In order to have a successful redesign, you need to know what your customers are expecting from your site. 

When it comes to functionality, you want to know all current customer pain points. For developing content, it helps to identify information your customers need to move through the sales cycle. 

Here are some reliable sources of information, straight from your customers:

  • Surveys - ask customers what they want from your site and how they use it
  • Social listening - check in on social media to see what questions your audience is asking and consider how you can answer those as they navigate through your site
  • Support tickets - scour customer questions to identify any sticking points on your site (for example, if you get a lot of tickets about the checkout page, you might need to tweak it so it’s more intuitive)
  • Analytics - discern visitor behaviour on your site with Google Analytics. You can see where people are most likely to drop off and the route they tend to take through your site
Screenshot showing user flows inside a Google Analytics account

The behaviour flow report can help you understand how people navigate your site

4. Set your KPIs

Any successful project needs actionable goals. Determine the priorities of this project and be clear about what you want to achieve. For example, you may need to improve conversions or increase traffic to your site. 

Make your goals realistic for the time, budget, and personnel you have available for this project. Then set specific and measurable KPIs to track performance throughout your project. 

5. Map out the milestones

Once you determine your goals, you'll need to create a plan of action. Start with your desired end result and work backwards to identify significant milestones throughout your project.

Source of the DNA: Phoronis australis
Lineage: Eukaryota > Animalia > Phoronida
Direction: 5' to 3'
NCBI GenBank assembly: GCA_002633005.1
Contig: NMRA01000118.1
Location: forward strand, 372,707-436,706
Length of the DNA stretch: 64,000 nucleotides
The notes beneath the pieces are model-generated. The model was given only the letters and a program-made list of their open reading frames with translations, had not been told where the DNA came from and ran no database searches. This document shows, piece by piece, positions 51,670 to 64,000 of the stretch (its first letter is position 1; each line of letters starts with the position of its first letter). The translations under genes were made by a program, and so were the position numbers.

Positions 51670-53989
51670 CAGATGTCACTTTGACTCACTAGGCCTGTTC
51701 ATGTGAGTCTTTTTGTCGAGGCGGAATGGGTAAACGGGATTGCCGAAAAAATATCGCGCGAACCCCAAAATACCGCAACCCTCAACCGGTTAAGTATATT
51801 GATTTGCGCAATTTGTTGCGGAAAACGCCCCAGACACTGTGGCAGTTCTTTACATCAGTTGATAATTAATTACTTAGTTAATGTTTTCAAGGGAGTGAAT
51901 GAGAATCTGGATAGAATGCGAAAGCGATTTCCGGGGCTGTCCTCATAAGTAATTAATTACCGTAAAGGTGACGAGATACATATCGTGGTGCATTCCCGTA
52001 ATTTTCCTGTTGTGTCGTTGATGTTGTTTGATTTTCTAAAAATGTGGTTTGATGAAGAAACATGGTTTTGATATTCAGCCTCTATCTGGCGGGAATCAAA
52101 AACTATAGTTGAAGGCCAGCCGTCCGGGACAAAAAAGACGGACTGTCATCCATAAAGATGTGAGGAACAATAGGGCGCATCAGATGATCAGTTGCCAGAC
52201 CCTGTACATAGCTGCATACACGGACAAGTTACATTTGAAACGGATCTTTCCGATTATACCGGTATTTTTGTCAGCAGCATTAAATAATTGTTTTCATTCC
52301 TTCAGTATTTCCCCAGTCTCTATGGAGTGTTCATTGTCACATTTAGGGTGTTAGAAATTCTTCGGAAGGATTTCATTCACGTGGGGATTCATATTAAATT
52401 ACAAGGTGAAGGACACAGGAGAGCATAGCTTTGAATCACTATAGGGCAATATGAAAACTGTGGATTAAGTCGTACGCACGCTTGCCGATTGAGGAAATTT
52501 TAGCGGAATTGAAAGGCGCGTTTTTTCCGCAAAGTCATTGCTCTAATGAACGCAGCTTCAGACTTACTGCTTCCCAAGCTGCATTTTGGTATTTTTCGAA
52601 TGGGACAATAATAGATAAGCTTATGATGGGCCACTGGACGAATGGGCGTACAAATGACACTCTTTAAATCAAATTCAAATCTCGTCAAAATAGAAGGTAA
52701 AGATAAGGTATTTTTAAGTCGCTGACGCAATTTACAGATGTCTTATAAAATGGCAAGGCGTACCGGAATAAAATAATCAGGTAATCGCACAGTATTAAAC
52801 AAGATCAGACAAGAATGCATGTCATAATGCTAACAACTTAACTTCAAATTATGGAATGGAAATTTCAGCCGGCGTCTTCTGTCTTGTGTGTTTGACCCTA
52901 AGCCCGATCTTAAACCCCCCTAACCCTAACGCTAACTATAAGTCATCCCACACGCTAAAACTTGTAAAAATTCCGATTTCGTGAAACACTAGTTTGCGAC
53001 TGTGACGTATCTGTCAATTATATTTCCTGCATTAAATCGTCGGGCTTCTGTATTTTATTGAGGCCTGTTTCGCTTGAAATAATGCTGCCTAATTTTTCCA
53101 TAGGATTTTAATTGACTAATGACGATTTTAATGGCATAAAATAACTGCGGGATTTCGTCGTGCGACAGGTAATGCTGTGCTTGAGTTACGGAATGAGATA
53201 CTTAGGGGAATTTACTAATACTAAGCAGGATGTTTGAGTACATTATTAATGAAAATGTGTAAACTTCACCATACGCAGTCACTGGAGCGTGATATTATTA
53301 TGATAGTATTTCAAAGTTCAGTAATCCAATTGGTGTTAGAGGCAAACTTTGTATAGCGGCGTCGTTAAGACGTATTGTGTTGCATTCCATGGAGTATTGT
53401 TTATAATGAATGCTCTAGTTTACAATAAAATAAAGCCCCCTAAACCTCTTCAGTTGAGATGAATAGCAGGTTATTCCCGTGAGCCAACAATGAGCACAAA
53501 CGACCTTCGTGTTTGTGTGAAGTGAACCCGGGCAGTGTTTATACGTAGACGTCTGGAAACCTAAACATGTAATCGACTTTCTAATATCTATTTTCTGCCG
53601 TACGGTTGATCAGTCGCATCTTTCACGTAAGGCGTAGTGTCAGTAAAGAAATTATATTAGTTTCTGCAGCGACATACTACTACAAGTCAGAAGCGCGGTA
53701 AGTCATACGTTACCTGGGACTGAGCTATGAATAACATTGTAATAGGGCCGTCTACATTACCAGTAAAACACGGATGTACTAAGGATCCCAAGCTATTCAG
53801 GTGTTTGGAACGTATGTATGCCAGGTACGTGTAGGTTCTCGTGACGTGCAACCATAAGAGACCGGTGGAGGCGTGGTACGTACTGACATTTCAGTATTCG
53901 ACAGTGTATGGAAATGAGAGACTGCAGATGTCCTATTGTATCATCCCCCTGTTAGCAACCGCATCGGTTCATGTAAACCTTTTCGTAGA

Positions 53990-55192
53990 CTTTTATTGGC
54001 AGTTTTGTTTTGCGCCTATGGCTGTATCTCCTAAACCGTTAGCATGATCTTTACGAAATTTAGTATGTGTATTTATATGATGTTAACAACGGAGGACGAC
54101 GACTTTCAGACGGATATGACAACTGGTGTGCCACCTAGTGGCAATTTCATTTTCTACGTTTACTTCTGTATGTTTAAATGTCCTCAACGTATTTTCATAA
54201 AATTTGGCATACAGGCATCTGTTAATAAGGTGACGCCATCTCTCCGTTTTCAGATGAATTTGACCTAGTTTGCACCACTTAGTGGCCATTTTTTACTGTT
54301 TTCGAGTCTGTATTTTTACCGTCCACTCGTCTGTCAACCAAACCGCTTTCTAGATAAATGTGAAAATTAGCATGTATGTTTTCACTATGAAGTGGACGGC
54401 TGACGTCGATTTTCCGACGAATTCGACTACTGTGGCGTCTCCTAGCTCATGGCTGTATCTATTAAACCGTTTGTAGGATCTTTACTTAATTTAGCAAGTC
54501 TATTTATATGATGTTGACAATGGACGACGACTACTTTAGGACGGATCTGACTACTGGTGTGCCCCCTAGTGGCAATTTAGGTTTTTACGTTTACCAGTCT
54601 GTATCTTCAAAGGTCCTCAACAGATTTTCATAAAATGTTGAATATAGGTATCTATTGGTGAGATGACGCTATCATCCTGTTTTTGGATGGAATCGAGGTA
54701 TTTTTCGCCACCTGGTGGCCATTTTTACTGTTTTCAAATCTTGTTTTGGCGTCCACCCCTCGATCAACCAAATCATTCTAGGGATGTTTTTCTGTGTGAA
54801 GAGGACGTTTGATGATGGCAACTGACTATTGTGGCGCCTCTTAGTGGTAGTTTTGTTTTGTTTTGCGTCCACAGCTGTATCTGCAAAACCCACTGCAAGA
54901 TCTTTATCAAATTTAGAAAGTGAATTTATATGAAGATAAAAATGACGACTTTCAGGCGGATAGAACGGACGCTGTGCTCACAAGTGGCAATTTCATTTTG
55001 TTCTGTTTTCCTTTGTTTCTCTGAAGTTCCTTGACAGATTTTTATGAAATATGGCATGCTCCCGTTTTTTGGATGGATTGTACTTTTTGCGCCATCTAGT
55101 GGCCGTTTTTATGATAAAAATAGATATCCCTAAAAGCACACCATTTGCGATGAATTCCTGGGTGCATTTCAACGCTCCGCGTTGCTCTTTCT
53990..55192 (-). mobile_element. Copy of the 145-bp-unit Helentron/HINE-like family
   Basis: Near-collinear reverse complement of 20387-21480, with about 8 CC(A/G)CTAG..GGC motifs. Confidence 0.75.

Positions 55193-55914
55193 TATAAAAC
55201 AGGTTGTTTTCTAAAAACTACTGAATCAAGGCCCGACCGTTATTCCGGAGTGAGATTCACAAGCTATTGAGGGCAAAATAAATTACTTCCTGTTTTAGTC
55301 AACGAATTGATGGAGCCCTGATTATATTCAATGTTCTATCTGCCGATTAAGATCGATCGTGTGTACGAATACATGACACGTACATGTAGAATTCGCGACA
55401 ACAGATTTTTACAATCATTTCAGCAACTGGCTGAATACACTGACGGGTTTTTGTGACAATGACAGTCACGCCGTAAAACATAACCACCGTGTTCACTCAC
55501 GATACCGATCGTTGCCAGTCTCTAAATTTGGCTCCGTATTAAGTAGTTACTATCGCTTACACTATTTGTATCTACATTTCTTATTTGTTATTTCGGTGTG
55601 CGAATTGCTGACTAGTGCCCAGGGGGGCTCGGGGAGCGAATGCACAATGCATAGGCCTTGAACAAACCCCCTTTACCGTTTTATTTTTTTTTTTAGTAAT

These milestones will help identify what tasks will need to be done, and when. Think about including milestones like wireframes, graphics, content, or a completed website.

6. Assemble your team 

Now, get ready to kick off your project. Pull together your design and development team and create a schedule. Start assigning tasks based on your major milestones, and set expectations for updates, meetings, etc. Make sure you’re utilising everyone’s skills and ensuring that the team you want to use have the right availability for your timeline. 

If you can’t take on this size of a project yourself, consider bringing in a web design agency to help.

7. Get started

Start working through those milestones! 

You’ll inevitably come up against some sticking points, but keep referring back to your KPIs and customer needs to make sure you’re creating a site that converts and does your brand justice.  

To recap...

Since customers are spending more time online, you need to consider if a redesign project could help you achieve your overall business goals. You may want to update the design to better reflect your brand, or improve functionality to provide a universal customer experience both on and offline. 

Before you kick off your project you’ll need to:

  • Conduct a website audit
  • Create a sitemap
  • Review customer insights
  • Set KPIs and milestones
  • Assemble team and assign tasks

No matter the ultimate goal of your project, taking the time to create a thought out plan of action will help eliminate potential roadblocks and better align your website with your customers.